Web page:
Hamilton nurse recognized with DAISY Award - Emily Everett 2013

Wednesday, May 29, 2013

from left, are Shana Kaiser, Gina Hawkins, Joan Addis (Honorable Mention), Emily Everett (recipient), Heather Hartman and Sherry Arp. In the back are Celeste Timms, Shayna McDougle, Chenoa Thomason and Amber Cagle.
Pictured are nurses at Hamilton Medical Center who were nominees for the DAISY Award. In the front, from left, are Shana Kaiser, Gina Hawkins, Joan Addis (Honorable Mention), Emily Everett (recipient), Heather Hartman and Sherry Arp. In the back are Celeste Timms, Shayna McDougle, Chenoa Thomason and Amber Cagle. Not pictured are Brandy Setser, Melanie Owens and Kelli Marcus.

Dalton, Ga. – Emily Everett, a registered nurse at Hamilton Medical Center, recently received the DAISY Award for Extraordinary Nurses. The DAISY Award recognizes exemplary nursing excellence, and is the highest honor a nurse can receive at Hamilton Medical Center (HMC). An award presentation reception was held in May.

A patient’s family member wanted to recognize Everett for the care she provided and nominated her for the award.

The award, presented in collaboration with The American Organization of Nurse Executives (AONE) is part of the DAISY Foundation’s program to recognize the super-human efforts nurses perform everyday.

“Emily Everett is an extraordinary nurse,” said Terri Brown, RN, director of Medical Services at HMC. Emily is always very professional and respectful to everyone. She is an excellent nurse and takes great pride in the care she delivers to her patients and their families.  I receive numerous compliments from patients and family members that Emily has taken care of, and I am so glad that the family took the time to fill out a DAISY nomination form for Emily. She is truly deserving of this honor.”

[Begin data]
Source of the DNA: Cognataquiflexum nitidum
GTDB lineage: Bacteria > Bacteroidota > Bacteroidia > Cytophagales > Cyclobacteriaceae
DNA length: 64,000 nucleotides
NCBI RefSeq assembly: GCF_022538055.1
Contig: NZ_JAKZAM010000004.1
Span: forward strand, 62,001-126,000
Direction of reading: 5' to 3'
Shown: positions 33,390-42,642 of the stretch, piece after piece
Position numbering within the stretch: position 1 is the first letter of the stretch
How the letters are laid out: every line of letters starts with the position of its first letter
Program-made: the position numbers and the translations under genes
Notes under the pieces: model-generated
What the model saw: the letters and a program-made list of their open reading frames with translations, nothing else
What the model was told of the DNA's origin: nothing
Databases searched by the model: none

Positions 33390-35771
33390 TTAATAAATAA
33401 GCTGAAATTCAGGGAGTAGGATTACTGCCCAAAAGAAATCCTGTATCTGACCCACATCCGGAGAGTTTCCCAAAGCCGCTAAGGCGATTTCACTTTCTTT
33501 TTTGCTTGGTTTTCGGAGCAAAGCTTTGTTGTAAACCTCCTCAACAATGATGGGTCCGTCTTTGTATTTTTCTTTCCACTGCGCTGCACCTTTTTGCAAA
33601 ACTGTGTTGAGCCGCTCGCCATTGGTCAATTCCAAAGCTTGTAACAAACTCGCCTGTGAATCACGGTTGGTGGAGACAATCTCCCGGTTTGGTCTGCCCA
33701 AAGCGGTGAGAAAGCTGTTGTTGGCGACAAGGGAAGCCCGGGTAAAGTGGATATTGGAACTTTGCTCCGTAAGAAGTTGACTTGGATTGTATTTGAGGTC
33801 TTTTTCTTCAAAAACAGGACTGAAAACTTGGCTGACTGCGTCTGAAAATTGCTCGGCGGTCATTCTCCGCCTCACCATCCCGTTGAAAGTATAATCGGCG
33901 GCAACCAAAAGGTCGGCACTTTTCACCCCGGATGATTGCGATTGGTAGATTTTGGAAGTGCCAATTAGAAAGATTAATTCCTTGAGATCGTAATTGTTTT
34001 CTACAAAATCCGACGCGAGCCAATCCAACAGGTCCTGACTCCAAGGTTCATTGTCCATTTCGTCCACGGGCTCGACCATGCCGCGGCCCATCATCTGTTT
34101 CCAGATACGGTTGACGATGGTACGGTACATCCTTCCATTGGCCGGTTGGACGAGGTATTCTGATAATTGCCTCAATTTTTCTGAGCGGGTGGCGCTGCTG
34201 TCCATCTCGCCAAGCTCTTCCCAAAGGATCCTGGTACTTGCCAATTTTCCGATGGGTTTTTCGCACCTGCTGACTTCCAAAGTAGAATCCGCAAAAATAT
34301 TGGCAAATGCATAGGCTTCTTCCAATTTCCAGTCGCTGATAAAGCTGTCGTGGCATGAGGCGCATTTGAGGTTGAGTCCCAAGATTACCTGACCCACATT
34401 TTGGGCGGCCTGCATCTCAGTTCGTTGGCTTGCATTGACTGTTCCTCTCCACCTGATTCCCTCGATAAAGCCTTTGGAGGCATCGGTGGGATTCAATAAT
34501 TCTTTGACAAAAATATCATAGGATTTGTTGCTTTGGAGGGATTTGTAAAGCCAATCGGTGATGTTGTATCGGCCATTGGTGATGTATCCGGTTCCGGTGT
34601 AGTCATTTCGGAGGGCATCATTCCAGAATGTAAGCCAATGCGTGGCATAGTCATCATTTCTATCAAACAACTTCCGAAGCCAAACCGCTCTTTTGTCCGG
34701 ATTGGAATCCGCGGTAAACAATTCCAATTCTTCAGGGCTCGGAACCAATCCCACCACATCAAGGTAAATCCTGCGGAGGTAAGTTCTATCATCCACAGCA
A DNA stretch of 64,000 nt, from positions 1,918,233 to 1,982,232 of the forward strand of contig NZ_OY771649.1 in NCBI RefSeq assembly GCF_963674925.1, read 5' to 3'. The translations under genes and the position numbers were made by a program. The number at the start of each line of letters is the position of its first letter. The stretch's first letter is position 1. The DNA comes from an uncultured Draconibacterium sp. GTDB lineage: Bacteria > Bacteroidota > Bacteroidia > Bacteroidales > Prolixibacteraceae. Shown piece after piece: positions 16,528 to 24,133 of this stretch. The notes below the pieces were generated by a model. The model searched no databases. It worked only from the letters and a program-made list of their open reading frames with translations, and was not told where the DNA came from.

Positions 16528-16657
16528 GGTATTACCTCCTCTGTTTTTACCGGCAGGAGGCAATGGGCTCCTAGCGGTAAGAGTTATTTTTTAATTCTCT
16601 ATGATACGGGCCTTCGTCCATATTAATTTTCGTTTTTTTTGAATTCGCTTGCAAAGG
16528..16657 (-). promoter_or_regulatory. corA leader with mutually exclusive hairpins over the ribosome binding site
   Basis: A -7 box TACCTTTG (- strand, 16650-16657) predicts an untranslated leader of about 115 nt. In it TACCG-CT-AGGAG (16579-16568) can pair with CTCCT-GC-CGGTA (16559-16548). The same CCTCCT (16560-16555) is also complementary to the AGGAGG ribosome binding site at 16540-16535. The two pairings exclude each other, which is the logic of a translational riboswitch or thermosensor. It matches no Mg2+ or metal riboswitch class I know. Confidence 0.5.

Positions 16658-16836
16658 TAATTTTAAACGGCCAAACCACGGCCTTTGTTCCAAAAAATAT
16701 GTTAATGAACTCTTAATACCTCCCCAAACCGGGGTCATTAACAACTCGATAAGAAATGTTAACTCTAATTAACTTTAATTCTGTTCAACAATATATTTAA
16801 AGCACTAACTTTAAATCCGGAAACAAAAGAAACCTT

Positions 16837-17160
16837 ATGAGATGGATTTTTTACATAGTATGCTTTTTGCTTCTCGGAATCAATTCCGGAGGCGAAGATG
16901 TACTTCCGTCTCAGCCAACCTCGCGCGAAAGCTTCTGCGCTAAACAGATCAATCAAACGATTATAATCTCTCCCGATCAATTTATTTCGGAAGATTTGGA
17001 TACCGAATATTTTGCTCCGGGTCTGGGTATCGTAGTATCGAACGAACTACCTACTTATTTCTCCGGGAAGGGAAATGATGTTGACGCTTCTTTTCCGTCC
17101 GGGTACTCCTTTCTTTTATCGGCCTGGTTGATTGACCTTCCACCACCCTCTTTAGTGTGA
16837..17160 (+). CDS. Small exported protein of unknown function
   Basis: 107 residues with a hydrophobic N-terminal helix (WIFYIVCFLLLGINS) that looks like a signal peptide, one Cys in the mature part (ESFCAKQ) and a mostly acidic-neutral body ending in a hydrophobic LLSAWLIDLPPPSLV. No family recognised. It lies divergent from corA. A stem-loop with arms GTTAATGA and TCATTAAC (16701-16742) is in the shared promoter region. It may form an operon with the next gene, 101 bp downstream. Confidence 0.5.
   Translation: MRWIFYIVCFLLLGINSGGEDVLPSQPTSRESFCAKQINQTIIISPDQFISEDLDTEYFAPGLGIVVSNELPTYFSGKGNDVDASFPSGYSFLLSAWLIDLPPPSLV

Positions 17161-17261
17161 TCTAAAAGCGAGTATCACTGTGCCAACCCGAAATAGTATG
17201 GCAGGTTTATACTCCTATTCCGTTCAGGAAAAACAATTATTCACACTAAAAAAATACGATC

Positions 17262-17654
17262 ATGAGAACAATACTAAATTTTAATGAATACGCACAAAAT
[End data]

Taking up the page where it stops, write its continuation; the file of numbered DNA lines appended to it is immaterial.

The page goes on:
DAISY Award recipients receive an honorary DAISY pin, a banner to display on their unit, an award certificate, and the Healer’s Touch, a hand-carved sculpture by the Shona tribe in Zimbabwe. The sculpture is especially meaningful because of the profound respect the Shona tribe gives to their traditional “healers.” A Shona healer is affectionately regarded as a treasure by those they are caring for which describes exactly how the DAISY Foundation and Hamilton feel about nurses.

Joan Addis, RN, received DAISY Honorable Mention recognition during the reception. Addis works on Hamilton's surgical unit. Other nominees included registered nurses Amber Cagle, Gina Hawkins, Shayna McDougle, Celeste Timms, Sherry Arp, Brandy Setser, Melanie Owens, Shana Kaiser, Chenoa Thomason, Kelli Marcus and Heather Hartman.

“I’d like to ask each of you nurses to pause for a moment and realize that thanks to your education, training, commitment, judgment, compassion and connection with your patients, you are very special,” said Cathy Ferguson, vice president and chief nursing officer, during the presentation. “You make the world a better place by just doing your job.”

The not-for-profit DAISY Foundation is based in Glen Ellen, Calif., and was established by family members in memory of J. Patrick Barnes. Barnes died at the age of 33 in late 1999 from complications of Idiopathic Thrombocytopenic Purpura (ITP), a little known but not uncommon auto-immune disease. DAISY is an acronym for Diseases Attacking the Immune System.